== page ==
Made-in-the-USA profiles: The builder
What began quite innocently as a pet project turned into a national movement for Anders Lewendal, the Bozeman, Mont., builder who has since gained wide acclaim for constructing a house made entirely from U.S.-made products.
Initially, Lewendal set out to build an “efficient, affordable and environmentally healthy” home for a client whose daughter has cystic fibrosis. In researching the building materials and parts required for the project, Lewendal was struck with this idea: Why not go for all-American parts and materials.
The U.S.-made house was built with more than 120 products from 33 states. Everything from the nails, screws and bolts, to the steel, staples and bathtub was made in the U.S. Even the dishwasher – a Whirlpool product – was made at a U.S. factory.
In the end, the only product Lewendal said he could not find from U.S. sources was a door chime. His solution? A doorknocker, which was made in America.
Chris Ogle, purchasing manager at Kenyon Noble Lumber & Hardware, Bozeman, Mont., provided the vast majority of building materials for Lewendal’s project. “We were surprised at how many building materials are made in the U.S., although it’s not something we had ever really monitored before,” Ogle said.
The most difficult product to find was drywall screws, according to Ogle, who eventually tracked down a Nevada distributor.
The Bozeman-centered “Made in the U.S.A.” project struck a chord. Lewendal was featured in scores of newspaper and magazine articles, as well as a segment on ABC World News with Diane Sawyer, in which a reporter and film crew followed Lewendal throughout the process.
By Lewendal’s account, 30 million people have heard about the “Made in the USA” project either through the media or Internet searches. “I never thought it would grow to this point, but I’m glad it did,” he said. “This is an exercise we hope will manifest itself into a movement.”
Lewendal does not build every house with American-made parts. That would not be feasible. What he is seeking is incremental change. “I think we could solve this recession if everyone shifted just 5 percent of their purchases to U.S.-made products,” he said.
Lewendal scoffs at the notion there is no manufacturing left in the U.S. “What I’ve learned is there’s a lot of value in American companies,” he said.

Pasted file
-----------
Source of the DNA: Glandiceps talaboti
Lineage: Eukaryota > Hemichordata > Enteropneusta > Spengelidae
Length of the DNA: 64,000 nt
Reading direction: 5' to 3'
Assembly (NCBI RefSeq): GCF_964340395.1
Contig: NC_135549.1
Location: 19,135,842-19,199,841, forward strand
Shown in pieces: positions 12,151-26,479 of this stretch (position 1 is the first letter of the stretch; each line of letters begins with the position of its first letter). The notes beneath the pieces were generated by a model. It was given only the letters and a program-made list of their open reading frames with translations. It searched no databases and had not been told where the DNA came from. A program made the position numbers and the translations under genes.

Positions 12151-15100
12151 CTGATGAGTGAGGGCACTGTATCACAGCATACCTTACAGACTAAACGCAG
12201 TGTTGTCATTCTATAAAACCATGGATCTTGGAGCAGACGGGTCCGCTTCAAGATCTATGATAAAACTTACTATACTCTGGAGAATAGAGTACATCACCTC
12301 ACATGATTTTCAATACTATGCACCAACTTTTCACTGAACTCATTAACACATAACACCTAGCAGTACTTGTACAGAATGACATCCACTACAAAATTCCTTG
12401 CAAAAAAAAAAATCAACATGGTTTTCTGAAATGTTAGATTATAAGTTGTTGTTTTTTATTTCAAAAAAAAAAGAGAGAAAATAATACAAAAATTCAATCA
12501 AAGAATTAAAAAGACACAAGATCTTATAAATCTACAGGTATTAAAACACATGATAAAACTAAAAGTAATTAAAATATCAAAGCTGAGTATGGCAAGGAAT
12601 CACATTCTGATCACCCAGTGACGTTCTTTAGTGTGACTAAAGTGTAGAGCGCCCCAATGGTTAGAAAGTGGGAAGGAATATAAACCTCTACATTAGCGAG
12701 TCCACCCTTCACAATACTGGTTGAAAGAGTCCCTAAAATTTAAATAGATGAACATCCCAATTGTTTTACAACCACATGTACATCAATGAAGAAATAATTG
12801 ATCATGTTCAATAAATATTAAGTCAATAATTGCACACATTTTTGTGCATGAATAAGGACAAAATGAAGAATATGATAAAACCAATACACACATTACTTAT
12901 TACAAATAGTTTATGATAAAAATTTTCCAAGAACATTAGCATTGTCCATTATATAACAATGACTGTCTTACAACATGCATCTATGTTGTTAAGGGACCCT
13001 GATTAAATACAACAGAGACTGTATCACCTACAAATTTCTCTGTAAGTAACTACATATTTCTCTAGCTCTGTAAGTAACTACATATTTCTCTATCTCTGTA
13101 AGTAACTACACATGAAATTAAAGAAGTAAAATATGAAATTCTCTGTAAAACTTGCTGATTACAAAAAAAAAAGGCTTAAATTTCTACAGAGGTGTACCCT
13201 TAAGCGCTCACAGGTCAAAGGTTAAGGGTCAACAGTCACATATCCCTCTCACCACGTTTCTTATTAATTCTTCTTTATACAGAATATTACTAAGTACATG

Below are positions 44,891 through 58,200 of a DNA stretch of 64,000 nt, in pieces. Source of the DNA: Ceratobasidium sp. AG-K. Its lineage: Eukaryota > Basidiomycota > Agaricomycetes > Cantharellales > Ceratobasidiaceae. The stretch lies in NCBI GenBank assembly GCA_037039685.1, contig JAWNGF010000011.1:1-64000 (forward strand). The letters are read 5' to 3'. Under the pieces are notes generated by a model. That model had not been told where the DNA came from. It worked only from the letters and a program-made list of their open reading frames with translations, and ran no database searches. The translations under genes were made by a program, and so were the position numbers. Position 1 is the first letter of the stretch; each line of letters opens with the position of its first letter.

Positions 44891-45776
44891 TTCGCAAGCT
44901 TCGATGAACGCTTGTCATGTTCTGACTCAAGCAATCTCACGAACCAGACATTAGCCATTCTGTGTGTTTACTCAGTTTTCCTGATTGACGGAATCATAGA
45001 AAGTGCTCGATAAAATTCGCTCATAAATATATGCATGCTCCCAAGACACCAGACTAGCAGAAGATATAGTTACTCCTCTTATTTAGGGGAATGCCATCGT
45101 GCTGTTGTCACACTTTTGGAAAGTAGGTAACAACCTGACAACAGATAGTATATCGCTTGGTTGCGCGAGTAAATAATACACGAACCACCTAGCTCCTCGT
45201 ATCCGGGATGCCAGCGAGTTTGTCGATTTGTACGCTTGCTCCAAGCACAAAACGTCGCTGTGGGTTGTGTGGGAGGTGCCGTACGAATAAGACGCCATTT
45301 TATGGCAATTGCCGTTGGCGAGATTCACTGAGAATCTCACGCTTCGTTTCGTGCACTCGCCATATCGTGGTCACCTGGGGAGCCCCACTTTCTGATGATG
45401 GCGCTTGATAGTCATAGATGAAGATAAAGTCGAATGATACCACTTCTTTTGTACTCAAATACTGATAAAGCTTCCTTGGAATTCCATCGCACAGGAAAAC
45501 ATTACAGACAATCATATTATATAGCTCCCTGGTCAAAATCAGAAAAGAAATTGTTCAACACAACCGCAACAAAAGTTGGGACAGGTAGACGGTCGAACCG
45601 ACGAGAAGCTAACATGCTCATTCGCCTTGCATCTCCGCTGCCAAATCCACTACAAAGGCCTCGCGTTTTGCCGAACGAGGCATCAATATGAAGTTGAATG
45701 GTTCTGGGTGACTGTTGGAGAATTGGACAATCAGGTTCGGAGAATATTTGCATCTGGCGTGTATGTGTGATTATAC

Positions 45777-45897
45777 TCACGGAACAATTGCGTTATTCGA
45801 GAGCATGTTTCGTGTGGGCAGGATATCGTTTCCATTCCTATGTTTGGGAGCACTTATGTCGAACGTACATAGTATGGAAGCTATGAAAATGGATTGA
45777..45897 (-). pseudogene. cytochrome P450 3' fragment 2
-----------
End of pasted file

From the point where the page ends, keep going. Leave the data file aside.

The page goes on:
He is not alone in that thinking. Kenyon Noble has been similarly moved by the Made in the U.S.A. experience. “It was an eye-opening project for all involved, a worthwhile effort,” Ogle said. “Since then, we have directed our purchasing managers to look into buying more products from American-made companies.”
I am interested in this topic
I am interested in this topic and would like to find out some more information as my friend need information on this topic. Do you have any other articles about this? Jim
Great coverage on this house
Great coverage on this house that is setting the standard. I'm doing my part, I created a website for Made-in-USA Products www.USAonly.US . With over 25 years in the window business, I know the up's and down's of what it means to be in the construction trades. The video for Ander's house is posted on the home page. The only way we get our economy back is to support American Manufacturers , buy local and step away from the imported stuff. With almost 1000 companies , my site lists companies by CATEGORY, by STATE OF ORIGIN, by ALPHABET,and by WORD SEARCH. Every time we add a company we post the number of employed Americans. So as of today, 47,291 folks depend on making a living by supporting the companies on www.USAonly.US . Please check out the site and help, "GET AMERICA BACK IN BUSINESS"